If we are building a portfolio or wanting exposure from someone, imagine working full-time with them to do something amazing.

Then the question becomes do we really want to spend that much time doing an amazing job for someone who can’t afford to pay us?

If they can’t afford to pay us, despite what they might say, it is unlikely that they are doing well and thus what we would be learning from them wouldn’t be worth much.

Only shitty clients will ask for that with a meaningless promise about exposure after. Every time I’ve worked with a shitty client and every time I’ve worked with a great client this has been proven to be true.

Follow with caution.

Get more experience or certificates

This follows the same advice as above. In some rare cases, it makes sense to get more certificates if it is related to something ultra specific or if we work with high-end clients like Fortune 100 clients.

But in most other cases, it is something that is nice to have but doesn’t really make that much of a difference.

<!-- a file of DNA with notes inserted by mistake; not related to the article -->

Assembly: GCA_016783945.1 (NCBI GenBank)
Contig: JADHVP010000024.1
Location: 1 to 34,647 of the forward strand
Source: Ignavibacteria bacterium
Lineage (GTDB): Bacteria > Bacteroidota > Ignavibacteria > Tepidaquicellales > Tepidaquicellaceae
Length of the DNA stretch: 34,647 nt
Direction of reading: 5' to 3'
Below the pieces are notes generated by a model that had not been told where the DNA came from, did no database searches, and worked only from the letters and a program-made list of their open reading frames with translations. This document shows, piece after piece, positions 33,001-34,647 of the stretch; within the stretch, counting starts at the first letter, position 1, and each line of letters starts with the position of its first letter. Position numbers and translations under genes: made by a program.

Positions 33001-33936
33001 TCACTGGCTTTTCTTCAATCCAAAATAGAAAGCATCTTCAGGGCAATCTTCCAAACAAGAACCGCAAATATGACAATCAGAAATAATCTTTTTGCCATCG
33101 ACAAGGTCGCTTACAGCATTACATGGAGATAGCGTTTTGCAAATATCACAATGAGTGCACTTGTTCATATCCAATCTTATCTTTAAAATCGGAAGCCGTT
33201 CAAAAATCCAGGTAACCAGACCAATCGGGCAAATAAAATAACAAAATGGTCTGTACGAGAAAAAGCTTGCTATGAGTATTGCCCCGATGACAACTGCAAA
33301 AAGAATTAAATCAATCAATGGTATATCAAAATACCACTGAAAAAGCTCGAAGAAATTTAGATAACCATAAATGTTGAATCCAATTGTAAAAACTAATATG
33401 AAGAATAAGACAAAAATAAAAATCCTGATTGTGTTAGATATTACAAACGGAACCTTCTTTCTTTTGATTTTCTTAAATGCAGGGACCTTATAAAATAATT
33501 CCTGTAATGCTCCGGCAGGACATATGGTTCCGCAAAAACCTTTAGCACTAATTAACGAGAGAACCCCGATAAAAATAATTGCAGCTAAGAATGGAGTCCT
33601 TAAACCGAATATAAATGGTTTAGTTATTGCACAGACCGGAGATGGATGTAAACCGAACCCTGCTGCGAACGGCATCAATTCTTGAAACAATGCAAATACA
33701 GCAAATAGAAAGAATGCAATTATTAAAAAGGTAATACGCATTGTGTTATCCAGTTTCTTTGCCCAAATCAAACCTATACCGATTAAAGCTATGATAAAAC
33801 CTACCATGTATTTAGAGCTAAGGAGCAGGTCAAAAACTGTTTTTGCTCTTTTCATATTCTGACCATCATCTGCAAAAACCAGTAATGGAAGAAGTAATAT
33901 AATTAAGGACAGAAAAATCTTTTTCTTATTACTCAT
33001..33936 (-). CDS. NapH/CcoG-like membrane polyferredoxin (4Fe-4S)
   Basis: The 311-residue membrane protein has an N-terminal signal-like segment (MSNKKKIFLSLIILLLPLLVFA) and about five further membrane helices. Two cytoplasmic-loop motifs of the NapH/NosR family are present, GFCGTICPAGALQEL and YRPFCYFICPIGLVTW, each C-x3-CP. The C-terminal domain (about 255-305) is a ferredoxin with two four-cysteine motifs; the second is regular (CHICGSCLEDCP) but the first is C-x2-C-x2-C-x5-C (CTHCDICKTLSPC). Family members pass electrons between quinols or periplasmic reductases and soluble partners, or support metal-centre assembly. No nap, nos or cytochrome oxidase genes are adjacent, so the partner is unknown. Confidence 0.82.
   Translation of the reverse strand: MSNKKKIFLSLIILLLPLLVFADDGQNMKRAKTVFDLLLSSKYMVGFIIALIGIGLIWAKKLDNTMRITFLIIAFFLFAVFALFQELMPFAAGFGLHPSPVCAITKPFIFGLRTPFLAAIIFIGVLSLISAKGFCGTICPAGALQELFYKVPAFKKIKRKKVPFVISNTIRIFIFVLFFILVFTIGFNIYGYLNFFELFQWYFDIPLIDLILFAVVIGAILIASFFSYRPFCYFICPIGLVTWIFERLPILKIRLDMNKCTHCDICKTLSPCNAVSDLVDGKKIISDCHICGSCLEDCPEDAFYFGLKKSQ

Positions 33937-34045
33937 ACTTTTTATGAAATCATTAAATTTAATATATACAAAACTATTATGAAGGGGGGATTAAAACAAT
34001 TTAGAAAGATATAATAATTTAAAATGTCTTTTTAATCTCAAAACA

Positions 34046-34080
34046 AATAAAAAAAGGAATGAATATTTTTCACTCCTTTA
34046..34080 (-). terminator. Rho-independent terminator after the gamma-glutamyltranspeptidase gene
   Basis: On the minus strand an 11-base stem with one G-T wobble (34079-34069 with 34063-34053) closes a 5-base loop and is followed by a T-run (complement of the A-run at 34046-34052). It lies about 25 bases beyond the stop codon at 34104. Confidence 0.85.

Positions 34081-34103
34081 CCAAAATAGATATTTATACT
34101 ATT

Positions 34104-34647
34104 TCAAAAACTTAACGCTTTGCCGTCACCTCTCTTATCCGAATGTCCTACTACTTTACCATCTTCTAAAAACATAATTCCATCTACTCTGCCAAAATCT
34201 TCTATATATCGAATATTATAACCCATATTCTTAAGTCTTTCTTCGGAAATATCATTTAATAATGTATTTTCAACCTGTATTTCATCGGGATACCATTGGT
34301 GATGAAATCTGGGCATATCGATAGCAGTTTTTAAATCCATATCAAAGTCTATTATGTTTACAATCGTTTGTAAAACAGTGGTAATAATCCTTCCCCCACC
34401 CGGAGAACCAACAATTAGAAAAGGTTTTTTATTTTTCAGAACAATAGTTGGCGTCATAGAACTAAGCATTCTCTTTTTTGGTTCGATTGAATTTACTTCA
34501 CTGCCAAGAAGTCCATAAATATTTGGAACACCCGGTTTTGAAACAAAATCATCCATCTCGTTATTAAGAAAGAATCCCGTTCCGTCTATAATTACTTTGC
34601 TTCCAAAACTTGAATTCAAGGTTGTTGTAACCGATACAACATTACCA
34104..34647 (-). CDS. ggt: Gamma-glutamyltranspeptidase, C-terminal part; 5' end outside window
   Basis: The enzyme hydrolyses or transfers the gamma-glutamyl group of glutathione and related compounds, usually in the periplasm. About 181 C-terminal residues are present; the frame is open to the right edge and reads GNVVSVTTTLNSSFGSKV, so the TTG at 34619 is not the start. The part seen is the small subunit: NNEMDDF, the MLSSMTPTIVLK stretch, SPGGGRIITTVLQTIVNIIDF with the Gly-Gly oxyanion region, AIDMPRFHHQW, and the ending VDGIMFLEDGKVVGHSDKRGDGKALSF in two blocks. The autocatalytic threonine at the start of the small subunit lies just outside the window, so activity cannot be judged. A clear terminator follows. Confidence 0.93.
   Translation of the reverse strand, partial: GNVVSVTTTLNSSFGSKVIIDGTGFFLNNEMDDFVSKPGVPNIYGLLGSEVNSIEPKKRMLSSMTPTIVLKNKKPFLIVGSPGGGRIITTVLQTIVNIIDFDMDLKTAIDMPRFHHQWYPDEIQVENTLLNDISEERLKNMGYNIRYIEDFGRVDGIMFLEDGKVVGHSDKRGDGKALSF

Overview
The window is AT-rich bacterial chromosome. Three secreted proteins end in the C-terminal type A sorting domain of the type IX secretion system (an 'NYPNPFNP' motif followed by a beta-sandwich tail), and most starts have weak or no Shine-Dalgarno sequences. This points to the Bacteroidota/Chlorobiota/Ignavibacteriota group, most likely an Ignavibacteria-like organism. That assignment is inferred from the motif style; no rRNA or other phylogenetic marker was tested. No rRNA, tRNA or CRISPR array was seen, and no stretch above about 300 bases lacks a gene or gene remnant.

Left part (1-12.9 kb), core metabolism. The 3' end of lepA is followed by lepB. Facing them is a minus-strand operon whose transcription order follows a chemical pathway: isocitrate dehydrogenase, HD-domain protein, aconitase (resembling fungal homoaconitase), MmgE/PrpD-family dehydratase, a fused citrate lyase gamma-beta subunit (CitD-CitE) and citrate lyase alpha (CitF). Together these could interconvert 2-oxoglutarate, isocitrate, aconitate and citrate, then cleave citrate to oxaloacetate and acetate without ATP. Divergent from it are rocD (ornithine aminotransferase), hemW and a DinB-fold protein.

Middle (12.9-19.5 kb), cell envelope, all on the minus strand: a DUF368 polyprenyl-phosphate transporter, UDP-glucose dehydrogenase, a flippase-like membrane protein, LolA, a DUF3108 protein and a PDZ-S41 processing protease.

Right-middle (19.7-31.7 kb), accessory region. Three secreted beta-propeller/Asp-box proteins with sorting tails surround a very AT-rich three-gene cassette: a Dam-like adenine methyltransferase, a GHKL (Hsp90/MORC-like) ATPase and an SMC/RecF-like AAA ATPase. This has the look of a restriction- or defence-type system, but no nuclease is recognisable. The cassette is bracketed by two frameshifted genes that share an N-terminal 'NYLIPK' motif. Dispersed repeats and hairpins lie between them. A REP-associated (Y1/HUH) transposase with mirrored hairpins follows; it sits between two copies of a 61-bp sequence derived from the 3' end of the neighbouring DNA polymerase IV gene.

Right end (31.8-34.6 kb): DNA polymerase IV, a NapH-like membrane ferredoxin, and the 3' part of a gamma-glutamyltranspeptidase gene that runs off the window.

If we don’t have any experience, getting more is probably a good thing but often even experienced people feel this way. It tend to come from a lack of confidence or from a fear of selling rather than not actually being able to do a good job.

For many freelance projects, if worst comes to worst we could simply put in some extra free hours to make sure we do a good job or offer the client their money back – but it rarely comes to that.

The way we know that we are procrastinating is if we can’t pinpoint specifically when we have enough experience.

If the answer is when we have done a particular project, we can simply do that to gain the experience.

If it is a certain certificate, what happens when we get it? Why is there a change? Have we felt this way before and then gotten the certificate only to want another one?

If you disagree, simply get the certificate (or complete the project) right now and see how you feel.

Take the Upwork skills tests

I’ve never taken any tests except for the one that is mandatory when we sign up for the platform.

It’s one of those things that make us feel like we are making progress when it really makes no difference – similar to certificates.

Make sure your profile is perfect

Before even bothering with this, here’s the main question to ask ourselves: when is it perfect? What makes it perfect?

Most of the time, this is another way to procrastinate and avoid diving into the uncomfortable meat of it: sending proposals and pitching clients.